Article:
A Boy and His Dog

I’m going to depart from my usual topic of real estate here. For those who were fortunate enough to have a dog when they were growing up, you will be able to relate to the story I’m going to tell about my boyhood dog.

She was a toy poodle. I was seven years old when my Dad brought her home from one of those fancy-pants breeders. She was a pedigree with papers showing her lineage of dog show ribbon winners, and she had already been entered into the records with the presumptuous name (or, title I should say), Lady Shantet of Cameo. But she didn’t come to our home for the purpose of being any kind of show dog, and my sisters and I had no interest in her breeding. She was going to be a kid-dog. She was going to be “Shanty.”

Poodles are known for their intelligence, and Shanty was no exception. We taught her to sit, stay, lay down, fetch, speak, shake, and everything else we could think of. My friends used to kid me that the last time they called me on the phone, Shanty answered it. If she had thumbs, I would have believed them – she was that smart.

Shanty was born with the patience it takes to raise three kids. My sisters used to put her in a doll carriage and put doll things on her – hats, sweaters, booties – and she never squirmed, flinched, or tried to get away. She was always happy to be a part of the play, and especially when she was the center of attention. Then I would take her outside, give her a stick, and my friends and I would chase her in circles around the yard until we collapsed. Five boys chasing a ten-pound dog – we never caught her, and she never stopped to rest until the last of us had given up. Then she’d lie down triumphantly on the grass, stick between her paws, panting, and watching us all in case any of us showed any signs of going again.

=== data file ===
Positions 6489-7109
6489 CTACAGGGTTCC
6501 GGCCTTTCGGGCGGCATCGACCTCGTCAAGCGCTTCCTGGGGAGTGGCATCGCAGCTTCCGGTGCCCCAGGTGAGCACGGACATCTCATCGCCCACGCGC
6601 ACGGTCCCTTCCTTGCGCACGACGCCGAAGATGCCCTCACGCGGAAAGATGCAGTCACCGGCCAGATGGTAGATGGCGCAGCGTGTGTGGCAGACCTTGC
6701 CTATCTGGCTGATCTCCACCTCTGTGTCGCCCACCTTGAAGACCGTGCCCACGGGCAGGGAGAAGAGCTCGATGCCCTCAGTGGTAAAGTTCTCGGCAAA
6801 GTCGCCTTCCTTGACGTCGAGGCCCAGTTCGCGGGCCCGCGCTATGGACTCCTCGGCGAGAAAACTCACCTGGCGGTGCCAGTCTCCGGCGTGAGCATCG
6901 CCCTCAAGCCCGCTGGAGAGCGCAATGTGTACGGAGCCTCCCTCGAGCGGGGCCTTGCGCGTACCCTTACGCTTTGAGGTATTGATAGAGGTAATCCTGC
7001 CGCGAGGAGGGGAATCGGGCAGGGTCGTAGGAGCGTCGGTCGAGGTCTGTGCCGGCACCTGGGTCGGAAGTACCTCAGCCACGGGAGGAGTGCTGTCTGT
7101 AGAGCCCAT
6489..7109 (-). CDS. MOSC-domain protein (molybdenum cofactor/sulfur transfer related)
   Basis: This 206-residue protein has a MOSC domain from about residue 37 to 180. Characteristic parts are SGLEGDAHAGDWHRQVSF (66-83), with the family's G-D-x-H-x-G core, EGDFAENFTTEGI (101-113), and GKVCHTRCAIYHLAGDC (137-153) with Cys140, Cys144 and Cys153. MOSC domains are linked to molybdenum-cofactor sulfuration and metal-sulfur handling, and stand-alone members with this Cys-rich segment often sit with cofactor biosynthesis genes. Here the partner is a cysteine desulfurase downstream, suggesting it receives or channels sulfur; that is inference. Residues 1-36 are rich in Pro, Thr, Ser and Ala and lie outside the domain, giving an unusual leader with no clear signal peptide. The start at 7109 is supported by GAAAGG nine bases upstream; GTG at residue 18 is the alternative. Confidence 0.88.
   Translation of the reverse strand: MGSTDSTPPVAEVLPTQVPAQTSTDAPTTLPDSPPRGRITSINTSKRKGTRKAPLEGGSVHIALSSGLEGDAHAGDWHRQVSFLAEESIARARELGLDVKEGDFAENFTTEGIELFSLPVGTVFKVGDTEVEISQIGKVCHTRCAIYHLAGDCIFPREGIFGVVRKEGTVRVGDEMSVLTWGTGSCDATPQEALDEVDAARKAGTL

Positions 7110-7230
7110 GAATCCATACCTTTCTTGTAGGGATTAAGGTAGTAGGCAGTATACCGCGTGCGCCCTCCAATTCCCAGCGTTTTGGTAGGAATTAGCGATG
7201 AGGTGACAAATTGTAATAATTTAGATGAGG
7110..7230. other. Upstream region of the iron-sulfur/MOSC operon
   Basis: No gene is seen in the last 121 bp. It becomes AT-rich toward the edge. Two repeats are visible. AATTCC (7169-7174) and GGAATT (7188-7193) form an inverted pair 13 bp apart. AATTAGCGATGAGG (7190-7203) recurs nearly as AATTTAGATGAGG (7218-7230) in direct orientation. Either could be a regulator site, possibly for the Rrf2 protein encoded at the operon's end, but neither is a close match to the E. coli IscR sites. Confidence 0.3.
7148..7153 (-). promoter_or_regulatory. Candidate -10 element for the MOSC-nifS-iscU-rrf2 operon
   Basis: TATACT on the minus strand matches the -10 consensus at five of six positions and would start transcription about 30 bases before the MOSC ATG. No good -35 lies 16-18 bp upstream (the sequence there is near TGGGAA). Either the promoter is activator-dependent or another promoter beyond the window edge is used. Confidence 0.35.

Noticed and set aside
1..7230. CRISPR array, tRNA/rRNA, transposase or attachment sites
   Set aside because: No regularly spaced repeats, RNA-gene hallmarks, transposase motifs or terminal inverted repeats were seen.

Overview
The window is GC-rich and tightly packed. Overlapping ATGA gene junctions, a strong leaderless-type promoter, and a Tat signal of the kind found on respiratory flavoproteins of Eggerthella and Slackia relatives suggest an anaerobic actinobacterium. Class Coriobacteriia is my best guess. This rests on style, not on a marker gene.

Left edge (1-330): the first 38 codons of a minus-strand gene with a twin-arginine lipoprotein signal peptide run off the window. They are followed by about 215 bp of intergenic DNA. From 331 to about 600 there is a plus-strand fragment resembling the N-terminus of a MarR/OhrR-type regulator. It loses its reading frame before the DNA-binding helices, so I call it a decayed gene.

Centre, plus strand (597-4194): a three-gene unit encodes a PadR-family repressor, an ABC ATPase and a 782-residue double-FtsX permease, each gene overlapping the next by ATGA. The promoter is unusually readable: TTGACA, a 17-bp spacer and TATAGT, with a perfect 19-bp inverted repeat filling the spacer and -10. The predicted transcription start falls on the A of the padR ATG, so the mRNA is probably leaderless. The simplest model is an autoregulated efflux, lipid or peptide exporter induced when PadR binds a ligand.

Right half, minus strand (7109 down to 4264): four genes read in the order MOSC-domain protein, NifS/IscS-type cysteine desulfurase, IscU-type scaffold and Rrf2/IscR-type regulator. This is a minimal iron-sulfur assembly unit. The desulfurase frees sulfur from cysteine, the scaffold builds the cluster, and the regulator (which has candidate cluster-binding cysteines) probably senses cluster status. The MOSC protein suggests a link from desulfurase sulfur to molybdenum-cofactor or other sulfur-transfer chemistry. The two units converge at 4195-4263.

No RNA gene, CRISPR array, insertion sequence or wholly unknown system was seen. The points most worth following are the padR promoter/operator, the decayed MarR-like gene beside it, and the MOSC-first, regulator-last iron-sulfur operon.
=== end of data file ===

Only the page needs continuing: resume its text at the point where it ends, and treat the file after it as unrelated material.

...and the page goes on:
I remember, one time, running through the woods behind our house, with Shanty close in trail. As I brought one leg forward, she clipped it just right, so that one leg hit the other, and I went down into a pile of leaves. I rolled and came to rest face up. When I opened my eyes, there she was, breathing hard, smiling down at me with her bright eyes. I was several times her size and weight, but she had used her pint-sized skills to take me down. I grabbed her and tussled her around the neck. She licked my face. We laughed.

We had a friendship that I will always remember, one that will never be replaced. I remember the night my Dad called me to tell me she was gone. It was tough. He was thinking about the day he brought her home to us; I was thinking about the times I rode down a snow-covered hill with her on our toboggan. It was very tough.

I was the youngest sibling, and I was about one month away from graduating college when she died. It was almost as if she knew. Her life’s work was to help raise three kids, and her work was done.

The silver lining, I guess, was that she lived a long, healthy life and she was loved every day. Shanty was a lucky dog. She was a good dog.


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